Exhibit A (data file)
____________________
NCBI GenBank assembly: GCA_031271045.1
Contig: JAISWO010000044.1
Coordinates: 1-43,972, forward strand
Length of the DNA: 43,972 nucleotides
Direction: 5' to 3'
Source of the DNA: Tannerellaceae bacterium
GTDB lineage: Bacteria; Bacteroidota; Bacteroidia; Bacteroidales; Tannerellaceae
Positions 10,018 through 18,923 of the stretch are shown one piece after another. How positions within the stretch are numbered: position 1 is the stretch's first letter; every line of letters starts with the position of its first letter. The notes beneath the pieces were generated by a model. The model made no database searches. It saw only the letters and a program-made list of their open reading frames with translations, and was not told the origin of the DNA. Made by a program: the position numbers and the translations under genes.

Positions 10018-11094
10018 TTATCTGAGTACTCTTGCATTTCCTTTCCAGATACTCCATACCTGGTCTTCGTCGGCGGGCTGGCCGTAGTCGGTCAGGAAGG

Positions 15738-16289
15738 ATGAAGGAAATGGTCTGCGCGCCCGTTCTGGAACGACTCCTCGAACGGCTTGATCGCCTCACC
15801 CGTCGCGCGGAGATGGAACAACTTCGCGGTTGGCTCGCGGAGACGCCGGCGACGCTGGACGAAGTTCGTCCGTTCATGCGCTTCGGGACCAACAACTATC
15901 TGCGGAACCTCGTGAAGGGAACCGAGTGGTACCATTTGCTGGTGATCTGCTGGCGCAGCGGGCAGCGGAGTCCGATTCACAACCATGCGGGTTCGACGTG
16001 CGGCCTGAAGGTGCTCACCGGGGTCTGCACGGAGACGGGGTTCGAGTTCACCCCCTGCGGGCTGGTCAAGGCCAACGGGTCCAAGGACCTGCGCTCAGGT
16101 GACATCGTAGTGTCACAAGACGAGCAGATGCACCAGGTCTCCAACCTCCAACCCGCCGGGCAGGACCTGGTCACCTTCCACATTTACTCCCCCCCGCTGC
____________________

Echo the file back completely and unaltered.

NCBI GenBank assembly: GCA_031271045.1
Contig: JAISWO010000044.1
Coordinates: 1-43,972, forward strand
Length of the DNA: 43,972 nucleotides
Direction: 5' to 3'
Source of the DNA: Tannerellaceae bacterium
GTDB lineage: Bacteria; Bacteroidota; Bacteroidia; Bacteroidales; Tannerellaceae
Positions 10,018 through 18,923 of the stretch are shown one piece after another. How positions within the stretch are numbered: position 1 is the stretch's first letter; every line of letters starts with the position of its first letter. The notes beneath the pieces were generated by a model. The model made no database searches. It saw only the letters and a program-made list of their open reading frames with translations, and was not told the origin of the DNA. Made by a program: the position numbers and the translations under genes.

Positions 10018-11094
10018 TTATCTGAGTACTCTTGCATTTCCTTTCCAGATACTCCATACCTGGTCTTCGTCGGCGGGCTGGCCGTAGTCGGTCAGGAAGG

Positions 15738-16289
15738 ATGAAGGAAATGGTCTGCGCGCCCGTTCTGGAACGACTCCTCGAACGGCTTGATCGCCTCACC
15801 CGTCGCGCGGAGATGGAACAACTTCGCGGTTGGCTCGCGGAGACGCCGGCGACGCTGGACGAAGTTCGTCCGTTCATGCGCTTCGGGACCAACAACTATC
15901 TGCGGAACCTCGTGAAGGGAACCGAGTGGTACCATTTGCTGGTGATCTGCTGGCGCAGCGGGCAGCGGAGTCCGATTCACAACCATGCGGGTTCGACGTG
16001 CGGCCTGAAGGTGCTCACCGGGGTCTGCACGGAGACGGGGTTCGAGTTCACCCCCTGCGGGCTGGTCAAGGCCAACGGGTCCAAGGACCTGCGCTCAGGT
16101 GACATCGTAGTGTCACAAGACGAGCAGATGCACCAGGTCTCCAACCTCCAACCCGCCGGGCAGGACCTGGTCACCTTCCACATTTACTCCCCCCCGCTGC